Enter Turkey’s problem
For Cyprus to bypass Egypt and export directly to Europe, its most desirable target market, it would need to go either through a pipeline or LNG. The East Mediterranean Pipeline (EastMed), which would bring Israeli and Cypriot gas to Greece and then join the existing Poseidon pipeline across the Ionian Sea to Italy, has been proposed as the leading option. In 2013, the European Commission designated the proposal a “Project of Common Interest,” which links the energy systems of EU countries and can benefit from accelerated permitting procedures and funding. Since then, interested governments have signed a raft of agreements on the project. However, to date, it has failed to raise the necessary funding to cover its price tag of 6 billion euros.
In 2017, Greece, Cyprus, Italy and Israel signed a memorandum of understanding for the construction of the pipeline. Then, in 2020, the Cypriot and Israeli governments approved the construction, strongly backed by the United States at the time.
However, experts have described the project as a pipe dream all along, given the combination of technical and commercial challenges. The pipeline remains stranded at the feasibility-study stage, and the U.S. retracted its support early in 2022. While Washington did not officially publish any statement regarding its decision, it was motivated in part by a wish to avoid further destabilization of the region, given stiff Turkish resistance to the project. Furthermore, the proposed route traverses maritime territory that Turkey contests.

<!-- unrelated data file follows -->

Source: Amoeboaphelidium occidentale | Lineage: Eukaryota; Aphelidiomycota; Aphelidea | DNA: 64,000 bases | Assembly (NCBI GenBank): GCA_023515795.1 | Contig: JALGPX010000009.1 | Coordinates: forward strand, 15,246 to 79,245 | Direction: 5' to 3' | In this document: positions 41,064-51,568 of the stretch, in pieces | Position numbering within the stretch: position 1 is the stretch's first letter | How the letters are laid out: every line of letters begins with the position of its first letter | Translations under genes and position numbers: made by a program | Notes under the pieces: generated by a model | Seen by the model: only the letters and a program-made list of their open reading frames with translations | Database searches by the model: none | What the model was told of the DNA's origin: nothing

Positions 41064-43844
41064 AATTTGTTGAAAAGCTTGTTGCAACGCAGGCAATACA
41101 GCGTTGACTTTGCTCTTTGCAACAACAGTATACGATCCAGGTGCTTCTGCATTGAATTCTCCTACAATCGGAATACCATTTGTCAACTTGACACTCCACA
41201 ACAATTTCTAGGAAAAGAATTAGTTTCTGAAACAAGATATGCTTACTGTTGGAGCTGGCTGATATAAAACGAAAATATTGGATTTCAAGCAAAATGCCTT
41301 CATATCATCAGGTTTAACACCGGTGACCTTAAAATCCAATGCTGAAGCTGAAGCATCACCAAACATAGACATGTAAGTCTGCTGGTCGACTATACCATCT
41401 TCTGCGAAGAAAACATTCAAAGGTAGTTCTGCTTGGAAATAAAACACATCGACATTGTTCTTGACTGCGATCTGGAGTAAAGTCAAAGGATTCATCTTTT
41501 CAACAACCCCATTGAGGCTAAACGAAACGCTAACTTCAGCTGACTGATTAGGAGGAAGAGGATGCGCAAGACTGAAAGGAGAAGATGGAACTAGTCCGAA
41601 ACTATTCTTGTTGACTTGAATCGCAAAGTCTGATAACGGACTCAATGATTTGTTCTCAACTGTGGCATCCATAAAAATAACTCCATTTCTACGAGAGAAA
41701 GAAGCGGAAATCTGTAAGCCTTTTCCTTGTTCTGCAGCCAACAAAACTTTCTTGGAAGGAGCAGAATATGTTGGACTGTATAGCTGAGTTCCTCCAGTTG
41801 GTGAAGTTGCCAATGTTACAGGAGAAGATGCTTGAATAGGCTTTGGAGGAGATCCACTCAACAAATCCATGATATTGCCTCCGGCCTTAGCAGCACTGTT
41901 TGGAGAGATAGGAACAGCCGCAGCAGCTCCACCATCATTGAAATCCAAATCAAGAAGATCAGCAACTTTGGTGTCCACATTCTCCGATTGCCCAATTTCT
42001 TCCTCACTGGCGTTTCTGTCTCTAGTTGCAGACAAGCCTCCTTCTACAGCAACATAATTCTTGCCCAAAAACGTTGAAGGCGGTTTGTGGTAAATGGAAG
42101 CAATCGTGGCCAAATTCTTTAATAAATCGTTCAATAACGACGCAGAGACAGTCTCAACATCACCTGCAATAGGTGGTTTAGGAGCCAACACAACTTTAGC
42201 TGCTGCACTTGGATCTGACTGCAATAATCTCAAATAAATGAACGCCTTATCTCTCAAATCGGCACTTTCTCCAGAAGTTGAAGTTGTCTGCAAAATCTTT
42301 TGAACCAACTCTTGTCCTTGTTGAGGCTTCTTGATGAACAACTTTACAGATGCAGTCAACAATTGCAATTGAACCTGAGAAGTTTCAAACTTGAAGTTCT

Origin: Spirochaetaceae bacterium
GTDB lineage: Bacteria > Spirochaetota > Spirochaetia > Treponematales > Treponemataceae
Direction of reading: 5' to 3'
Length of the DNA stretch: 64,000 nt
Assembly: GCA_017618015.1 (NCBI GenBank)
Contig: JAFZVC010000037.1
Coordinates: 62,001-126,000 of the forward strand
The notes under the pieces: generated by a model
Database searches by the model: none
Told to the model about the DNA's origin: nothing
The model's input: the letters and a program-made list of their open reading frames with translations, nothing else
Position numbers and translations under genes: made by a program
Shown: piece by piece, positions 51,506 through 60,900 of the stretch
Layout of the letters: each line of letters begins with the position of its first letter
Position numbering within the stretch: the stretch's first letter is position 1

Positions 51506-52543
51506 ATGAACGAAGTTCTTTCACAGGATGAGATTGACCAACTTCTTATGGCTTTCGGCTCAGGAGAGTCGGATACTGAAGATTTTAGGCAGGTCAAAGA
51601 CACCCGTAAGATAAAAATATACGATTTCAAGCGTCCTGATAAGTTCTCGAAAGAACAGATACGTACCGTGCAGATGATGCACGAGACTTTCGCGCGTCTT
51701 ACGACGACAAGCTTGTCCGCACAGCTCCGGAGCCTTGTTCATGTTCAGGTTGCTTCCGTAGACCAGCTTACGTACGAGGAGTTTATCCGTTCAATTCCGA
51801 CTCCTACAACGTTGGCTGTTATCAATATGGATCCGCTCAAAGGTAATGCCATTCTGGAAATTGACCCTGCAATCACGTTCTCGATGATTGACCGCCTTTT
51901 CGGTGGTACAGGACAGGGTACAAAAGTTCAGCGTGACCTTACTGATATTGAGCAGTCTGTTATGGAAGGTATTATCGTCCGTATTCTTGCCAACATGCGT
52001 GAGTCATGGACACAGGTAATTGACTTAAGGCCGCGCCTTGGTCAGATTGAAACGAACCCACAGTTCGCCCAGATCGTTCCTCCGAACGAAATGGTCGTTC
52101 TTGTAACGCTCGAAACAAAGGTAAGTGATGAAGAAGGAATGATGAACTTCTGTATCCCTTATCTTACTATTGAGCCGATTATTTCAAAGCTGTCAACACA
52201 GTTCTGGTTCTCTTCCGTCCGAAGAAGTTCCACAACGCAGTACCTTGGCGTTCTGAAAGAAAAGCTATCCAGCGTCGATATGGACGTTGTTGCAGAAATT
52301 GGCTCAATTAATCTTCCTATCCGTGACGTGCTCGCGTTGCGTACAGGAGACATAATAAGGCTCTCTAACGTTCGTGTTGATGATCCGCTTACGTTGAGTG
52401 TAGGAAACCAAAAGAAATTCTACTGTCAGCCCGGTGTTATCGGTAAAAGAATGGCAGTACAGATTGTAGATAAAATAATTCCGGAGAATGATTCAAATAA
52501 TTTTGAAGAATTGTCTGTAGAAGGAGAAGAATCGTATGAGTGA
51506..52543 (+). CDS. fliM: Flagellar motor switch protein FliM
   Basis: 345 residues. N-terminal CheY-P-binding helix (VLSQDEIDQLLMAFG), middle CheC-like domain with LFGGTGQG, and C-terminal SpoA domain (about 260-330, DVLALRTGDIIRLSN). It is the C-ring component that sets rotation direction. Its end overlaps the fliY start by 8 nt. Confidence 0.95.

In May 2023, during a parliamentary hearing in Italy, Claudio Descalzi, the CEO of Eni, which had an encounter with the Turkish navy during its drilling activities in 2018 offshore Cyprus, bluntly stated that “any agreement of this kind (exporting EastMed gas to Europe) must be made with Turkey; we cannot think that Israel, Cyprus and Greece can find an agreement without the participation of Turkey.”
Marital exclusive economic zones (EEZs) from Turkey’s perspective
Source: TRT World
The political standoff between Cyprus and Turkey over Northern Cyprus remains a significant handicap for the two countries to pursue such a trade relationship. Although the conflict between the Greek-Cypriot and Turkish-Cypriot communities remains frozen, with little prospect of the situation deteriorating, Turkey has overlapping territorial claims with Cyprus and has contested all the island’s claimed maritime borders.